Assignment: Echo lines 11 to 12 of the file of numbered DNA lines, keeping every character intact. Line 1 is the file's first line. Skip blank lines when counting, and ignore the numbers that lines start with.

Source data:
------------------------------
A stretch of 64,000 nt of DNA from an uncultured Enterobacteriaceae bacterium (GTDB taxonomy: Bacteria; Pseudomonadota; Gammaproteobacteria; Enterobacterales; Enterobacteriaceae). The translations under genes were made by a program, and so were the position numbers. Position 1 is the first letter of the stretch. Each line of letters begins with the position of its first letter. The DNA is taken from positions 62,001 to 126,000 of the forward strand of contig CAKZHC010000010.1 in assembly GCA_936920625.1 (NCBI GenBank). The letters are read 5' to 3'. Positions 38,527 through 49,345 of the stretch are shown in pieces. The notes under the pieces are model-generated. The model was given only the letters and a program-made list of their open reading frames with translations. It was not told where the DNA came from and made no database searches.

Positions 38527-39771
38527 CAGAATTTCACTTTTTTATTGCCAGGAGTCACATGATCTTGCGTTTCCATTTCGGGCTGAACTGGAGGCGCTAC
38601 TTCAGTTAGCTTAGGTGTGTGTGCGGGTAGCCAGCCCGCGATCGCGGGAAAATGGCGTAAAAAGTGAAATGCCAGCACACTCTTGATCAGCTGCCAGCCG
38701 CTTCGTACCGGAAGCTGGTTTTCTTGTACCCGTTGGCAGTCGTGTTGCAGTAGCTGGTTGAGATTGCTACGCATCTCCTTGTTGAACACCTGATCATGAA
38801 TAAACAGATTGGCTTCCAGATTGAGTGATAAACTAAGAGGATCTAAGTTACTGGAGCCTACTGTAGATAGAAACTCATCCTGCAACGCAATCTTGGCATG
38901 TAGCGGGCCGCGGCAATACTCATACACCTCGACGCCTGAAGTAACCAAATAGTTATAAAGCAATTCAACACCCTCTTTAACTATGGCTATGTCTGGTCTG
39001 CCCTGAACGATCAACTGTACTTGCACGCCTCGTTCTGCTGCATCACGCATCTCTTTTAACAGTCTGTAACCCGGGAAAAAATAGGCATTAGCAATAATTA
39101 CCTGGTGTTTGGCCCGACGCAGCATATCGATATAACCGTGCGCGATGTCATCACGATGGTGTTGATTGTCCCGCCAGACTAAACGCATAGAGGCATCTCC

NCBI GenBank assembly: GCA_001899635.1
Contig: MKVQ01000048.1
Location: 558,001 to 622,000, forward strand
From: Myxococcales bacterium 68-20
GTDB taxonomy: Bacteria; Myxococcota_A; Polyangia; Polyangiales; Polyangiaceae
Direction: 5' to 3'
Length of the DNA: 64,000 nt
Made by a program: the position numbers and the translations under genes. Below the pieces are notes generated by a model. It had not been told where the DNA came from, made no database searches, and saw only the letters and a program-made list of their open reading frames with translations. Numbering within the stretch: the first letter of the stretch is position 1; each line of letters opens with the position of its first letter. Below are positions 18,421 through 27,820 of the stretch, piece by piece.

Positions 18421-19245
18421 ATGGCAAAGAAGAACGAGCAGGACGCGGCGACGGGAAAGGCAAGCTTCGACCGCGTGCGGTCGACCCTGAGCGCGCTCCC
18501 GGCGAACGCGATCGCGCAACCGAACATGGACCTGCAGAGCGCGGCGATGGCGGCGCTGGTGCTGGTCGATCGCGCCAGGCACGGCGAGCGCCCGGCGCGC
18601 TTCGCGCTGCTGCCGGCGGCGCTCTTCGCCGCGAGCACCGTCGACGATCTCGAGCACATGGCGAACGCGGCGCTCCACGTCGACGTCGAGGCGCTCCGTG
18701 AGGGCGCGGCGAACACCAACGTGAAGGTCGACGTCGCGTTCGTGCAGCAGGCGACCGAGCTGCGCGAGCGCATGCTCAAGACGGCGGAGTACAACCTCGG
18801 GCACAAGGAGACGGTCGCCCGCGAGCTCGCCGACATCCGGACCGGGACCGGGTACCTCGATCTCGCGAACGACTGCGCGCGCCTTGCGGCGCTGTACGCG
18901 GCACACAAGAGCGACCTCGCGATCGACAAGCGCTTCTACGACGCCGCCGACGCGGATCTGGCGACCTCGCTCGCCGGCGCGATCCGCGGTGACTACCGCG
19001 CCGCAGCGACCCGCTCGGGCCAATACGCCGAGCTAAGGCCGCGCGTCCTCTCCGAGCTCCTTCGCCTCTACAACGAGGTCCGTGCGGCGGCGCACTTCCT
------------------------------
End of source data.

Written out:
Contig: MKVQ01000048.1
Location: 558,001 to 622,000, forward strand